In the third such killing in the last six months, Senator Tyrone Billings of Michigan was killed by a VBIED outside his Ann Arbor home last night. This comes after three months of threats, following Billings’ vote against S.8853, the “Hate Speech” law that would bring the US into line with European Union standards. Most of Senator Billings’ security was killed in the blast. Police have no leads.
As I’ve written before, writing about mercs or military NGOs provides a certain freedom of action in a storytelling sense that I don’t get with writing about regular military. Call it a certain degree of wish fulfillment (I’ve characterized some of my fiction as “shooter wish-fulfillment” before), but it helps telling the kinds of stories I want to tell without the pains of dealing with a lot of the red tape and crushing bureaucracy of the actual military. I knew going into Maelstrom Rising that a small, special-operations-centered PMC like Praetorian Security/Solutions wasn’t quite going to do the trick. So, The Triarii were born.
As the 21st Century has matured, the divide in the United States has gotten more and more pronounced. While in many ways it is tribal (simply look at what either major political faction will scream bloody murder about when they are the opposition, and then look the other way when it is done while their people are in office), there is a fundamental fracture in the fabric of American society. And that fissure is deepening. More and more voices call for the utter destruction of anyone who disagrees with them, no matter how petty or nonsensical the disagreement is. A side with more and more power is demanding that things that are more and more demonstrably false and counter-factual be held up as right, true, and good, and threaten the livelihoods, or the lives, of anyone who refuses. The fracture appears to be largely along political lines. But it has become much deeper than that, a cultural divide between people who assume the worst of each other, in some cases simply because of the color of skin. And the politicians and tech giants who make their millions use that divide more and more, stoking the fires of the mob for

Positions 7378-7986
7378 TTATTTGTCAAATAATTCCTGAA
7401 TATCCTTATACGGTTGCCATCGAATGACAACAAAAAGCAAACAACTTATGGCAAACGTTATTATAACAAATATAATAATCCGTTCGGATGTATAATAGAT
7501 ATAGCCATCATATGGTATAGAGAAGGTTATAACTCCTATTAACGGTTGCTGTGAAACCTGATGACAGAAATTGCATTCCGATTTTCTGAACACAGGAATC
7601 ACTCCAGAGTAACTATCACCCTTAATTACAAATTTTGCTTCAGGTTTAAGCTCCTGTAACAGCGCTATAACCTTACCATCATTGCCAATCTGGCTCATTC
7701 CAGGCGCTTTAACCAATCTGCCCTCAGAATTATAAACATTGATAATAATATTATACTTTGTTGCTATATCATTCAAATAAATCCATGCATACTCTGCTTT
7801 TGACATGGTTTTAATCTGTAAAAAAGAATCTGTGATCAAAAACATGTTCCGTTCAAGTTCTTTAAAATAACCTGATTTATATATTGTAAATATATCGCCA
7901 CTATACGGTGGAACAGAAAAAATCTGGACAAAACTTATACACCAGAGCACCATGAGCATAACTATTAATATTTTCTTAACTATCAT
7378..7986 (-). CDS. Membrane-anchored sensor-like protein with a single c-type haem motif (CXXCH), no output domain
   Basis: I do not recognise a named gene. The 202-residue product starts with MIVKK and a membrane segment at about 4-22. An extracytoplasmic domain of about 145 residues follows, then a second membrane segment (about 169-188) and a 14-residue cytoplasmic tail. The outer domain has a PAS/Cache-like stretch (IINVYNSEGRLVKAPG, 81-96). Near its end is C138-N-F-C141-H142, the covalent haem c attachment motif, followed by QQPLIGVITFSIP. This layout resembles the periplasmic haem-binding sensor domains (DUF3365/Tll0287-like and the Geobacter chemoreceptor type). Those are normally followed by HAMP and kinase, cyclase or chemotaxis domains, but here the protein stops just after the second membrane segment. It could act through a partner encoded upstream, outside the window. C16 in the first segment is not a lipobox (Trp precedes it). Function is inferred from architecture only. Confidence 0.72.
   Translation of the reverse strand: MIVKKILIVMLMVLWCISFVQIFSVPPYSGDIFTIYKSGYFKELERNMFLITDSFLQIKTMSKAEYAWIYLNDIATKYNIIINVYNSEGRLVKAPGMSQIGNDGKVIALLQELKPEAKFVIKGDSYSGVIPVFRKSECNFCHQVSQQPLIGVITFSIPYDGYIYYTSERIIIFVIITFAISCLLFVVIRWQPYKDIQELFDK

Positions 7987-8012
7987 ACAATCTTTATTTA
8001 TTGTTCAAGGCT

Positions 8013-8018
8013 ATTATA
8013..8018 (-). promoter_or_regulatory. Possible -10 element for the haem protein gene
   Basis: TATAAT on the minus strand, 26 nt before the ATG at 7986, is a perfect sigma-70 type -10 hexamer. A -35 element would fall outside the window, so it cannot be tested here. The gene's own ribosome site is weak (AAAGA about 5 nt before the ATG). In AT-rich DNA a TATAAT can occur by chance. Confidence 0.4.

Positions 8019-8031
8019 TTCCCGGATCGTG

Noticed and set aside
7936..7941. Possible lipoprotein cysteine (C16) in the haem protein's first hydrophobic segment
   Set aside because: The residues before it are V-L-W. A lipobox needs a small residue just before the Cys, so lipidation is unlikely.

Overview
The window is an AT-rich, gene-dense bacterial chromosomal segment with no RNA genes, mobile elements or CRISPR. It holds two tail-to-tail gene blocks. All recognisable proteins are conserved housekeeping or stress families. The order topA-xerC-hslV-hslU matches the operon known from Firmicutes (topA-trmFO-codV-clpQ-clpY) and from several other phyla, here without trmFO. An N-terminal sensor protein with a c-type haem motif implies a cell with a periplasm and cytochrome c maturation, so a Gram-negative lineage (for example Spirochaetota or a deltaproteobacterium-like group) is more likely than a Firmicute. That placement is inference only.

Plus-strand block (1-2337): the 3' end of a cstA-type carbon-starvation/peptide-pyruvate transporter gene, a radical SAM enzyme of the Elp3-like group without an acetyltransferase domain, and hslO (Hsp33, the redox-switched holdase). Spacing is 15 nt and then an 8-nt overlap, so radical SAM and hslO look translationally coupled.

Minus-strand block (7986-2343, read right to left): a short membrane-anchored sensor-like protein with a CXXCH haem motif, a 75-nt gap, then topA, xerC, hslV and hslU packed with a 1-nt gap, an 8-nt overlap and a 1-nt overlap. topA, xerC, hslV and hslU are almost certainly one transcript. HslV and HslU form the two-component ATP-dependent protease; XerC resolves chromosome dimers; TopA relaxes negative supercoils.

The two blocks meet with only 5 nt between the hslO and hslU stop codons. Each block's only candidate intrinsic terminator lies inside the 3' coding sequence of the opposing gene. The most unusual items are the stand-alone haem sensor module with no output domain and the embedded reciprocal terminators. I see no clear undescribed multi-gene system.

I first read Cauldron in high school, and at the time, I remember that it didn’t make as much of an impact on me that Red Storm Rising, Red Phoenix, or even Vortex did. A new war in Central Europe seemed somewhat more far-fetched at the time than chaos in Africa or East Asia. (I was in high school; I didn’t know nearly as much as I might have thought that I did.) But in prep for Maelstrom Rising, I picked Cauldron back up. And I’ve got to say, Larry Bond was a lot more prescient than he seemed, back in ’93. While the general scenario in Cauldron is the French and Germans enforcing their economic hegemony over Eastern and Central Europe by force of arms, effectively forming the European Union at gunpoint (referred to as the European Confederation, or EurCon in the novel), the fault lines that lead to the scenario are even now playing out, only slightly differently.
Hopefully everybody had a good Christmas. I posted earlier that I was working on facelifting the American Praetorians series. That project is now complete, with new front and back matter, some edits, new covers for Task Force Desperate and Hunting in the Shadows, and standardized formatting through all paperbacks. In honor of it, and for those of you who might be new, for a limited time, here’s a chapter from the final book, Lex Talionis. Bullets and blood aplenty for the holidays. (I’m working on possibly coming out with a couple of boxed sets for the series in the next couple of months. Possibly with some previously-untold short stories.)